In a newly funded study led by Dr. Hazel Nichols, researchers will compile an evidence base for counseling women who must make difficult decisions about their future childbearing intentions while simultaneously confronting a cancer diagnosis.
In the United States, more than 45,000 adolescent and young women are diagnosed with cancer each year. Fertility and reproductive outcomes are critical issues for young adult cancer survivors, but little is known about the effect of cancer diagnosis and treatment on the clinical course of future pregnancy.
In a newly funded study led by a faculty member in the UNC Gillings School of Global Public Health, researchers will compile an evidence base for counseling women who must make difficult decisions about their future childbearing intentions while simultaneously confronting a cancer diagnosis.
Hazel Nichols, PhD, assistant professor of epidemiology at the Gillings School, is lead investigator of the study, titled “Clinical Pregnancy Outcomes Among Female Adolescent and Young Adult Cancer Survivors.” Nichols, who also is a member of UNC’s Lineberger Comprehensive Cancer Center, received an R01 research project grant from the National Institutes of Health to fund the study.
The project, which launched July 1, will leverage existing data sources – including health care systems information, the Society for Assisted Reproductive Technology Clinic Outcome Reporting System and an innovative linkage of the North Carolina Central Cancer Registry, public and private administrative cancer treatment claims and N.C. birth certificates – to assess clinical pregnancy outcomes among women diagnosed with the most common adolescent and young adult (AYA) cancers, which include lymphoma, breast, melanoma, thyroid and gynecologic cancers. Together, these cancers account for more than 70 percent of all diagnoses in the AYA age group (ages 15 to 39 years at diagnosis).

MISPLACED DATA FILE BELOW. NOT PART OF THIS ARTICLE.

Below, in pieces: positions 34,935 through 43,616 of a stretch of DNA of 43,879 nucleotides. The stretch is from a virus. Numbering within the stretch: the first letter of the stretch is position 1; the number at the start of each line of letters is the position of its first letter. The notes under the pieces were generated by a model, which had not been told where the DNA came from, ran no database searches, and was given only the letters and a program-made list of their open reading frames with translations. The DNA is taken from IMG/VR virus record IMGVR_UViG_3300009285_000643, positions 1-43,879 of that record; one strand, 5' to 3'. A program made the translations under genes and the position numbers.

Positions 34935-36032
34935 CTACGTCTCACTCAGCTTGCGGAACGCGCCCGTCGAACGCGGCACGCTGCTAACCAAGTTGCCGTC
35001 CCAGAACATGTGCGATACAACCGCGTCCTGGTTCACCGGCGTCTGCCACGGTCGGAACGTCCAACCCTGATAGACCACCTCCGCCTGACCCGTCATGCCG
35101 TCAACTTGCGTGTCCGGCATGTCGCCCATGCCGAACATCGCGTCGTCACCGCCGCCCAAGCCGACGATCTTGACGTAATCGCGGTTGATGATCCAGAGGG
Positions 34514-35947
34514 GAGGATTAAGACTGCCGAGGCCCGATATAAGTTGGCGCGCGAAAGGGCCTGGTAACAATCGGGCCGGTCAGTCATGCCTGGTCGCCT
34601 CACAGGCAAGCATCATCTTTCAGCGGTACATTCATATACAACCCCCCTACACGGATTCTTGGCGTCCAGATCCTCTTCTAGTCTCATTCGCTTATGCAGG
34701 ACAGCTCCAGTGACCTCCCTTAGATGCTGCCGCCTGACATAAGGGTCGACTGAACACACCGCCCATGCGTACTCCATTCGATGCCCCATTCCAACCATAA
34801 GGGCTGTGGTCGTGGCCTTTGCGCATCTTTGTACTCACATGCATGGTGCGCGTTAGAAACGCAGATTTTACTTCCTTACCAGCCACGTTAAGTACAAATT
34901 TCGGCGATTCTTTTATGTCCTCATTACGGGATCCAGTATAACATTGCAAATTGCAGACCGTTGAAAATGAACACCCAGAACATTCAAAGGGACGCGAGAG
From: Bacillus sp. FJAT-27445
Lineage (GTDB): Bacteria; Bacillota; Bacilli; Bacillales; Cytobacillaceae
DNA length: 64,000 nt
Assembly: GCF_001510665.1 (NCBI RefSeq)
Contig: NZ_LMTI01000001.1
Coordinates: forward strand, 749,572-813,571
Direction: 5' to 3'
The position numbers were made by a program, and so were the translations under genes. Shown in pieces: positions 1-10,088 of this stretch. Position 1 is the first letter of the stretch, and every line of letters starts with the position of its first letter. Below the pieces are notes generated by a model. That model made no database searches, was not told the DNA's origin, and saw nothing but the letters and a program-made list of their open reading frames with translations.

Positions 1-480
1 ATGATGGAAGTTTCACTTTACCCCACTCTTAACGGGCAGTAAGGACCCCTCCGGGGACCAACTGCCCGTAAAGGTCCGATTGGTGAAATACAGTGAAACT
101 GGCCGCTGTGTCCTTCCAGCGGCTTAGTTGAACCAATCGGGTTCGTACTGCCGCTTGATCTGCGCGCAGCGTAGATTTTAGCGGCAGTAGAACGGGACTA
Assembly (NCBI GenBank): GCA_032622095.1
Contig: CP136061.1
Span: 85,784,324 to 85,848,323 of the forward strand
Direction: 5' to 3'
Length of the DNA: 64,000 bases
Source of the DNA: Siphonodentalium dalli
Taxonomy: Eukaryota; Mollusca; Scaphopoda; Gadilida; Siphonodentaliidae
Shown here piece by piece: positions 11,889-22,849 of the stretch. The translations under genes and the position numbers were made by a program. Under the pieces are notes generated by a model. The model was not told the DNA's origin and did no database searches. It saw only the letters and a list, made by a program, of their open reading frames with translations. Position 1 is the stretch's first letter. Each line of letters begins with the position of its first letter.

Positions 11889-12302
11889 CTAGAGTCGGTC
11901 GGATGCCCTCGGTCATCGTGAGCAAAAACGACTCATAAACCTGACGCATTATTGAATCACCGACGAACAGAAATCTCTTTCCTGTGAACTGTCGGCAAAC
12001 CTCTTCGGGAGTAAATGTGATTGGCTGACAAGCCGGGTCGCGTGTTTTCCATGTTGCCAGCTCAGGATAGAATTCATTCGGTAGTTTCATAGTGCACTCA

“Adolescents and young adults have a lot of unanswered questions about what a cancer history means for starting or growing their families in the future,” Nichols said. “We want to provide scientific evidence from real-world settings to understand the impact of cancer on future pregnancy.”
The researchers will assess pregnancy risks such as miscarriage and adverse birth outcomes (i.e., low birth weight and preterm birth). After examining factors that may contribute to these risks – including cancer type, age at diagnosis, type of cancer treatment, minority or low-income status and use of assisted reproductive technologies – the investigators will compare the risks to those found in women without a prior cancer diagnosis.
Ultimately, this population-level study will inform survivorship planning by addressing fertility and parenthood more widely across the cancer care continuum.
Funding for this study came from National Institutes of Health (NIH). The Center for Women’s Health Research at UNC is proud to be administering this grant. This article was originally published on the UNC Gillings School of Global Public Health website.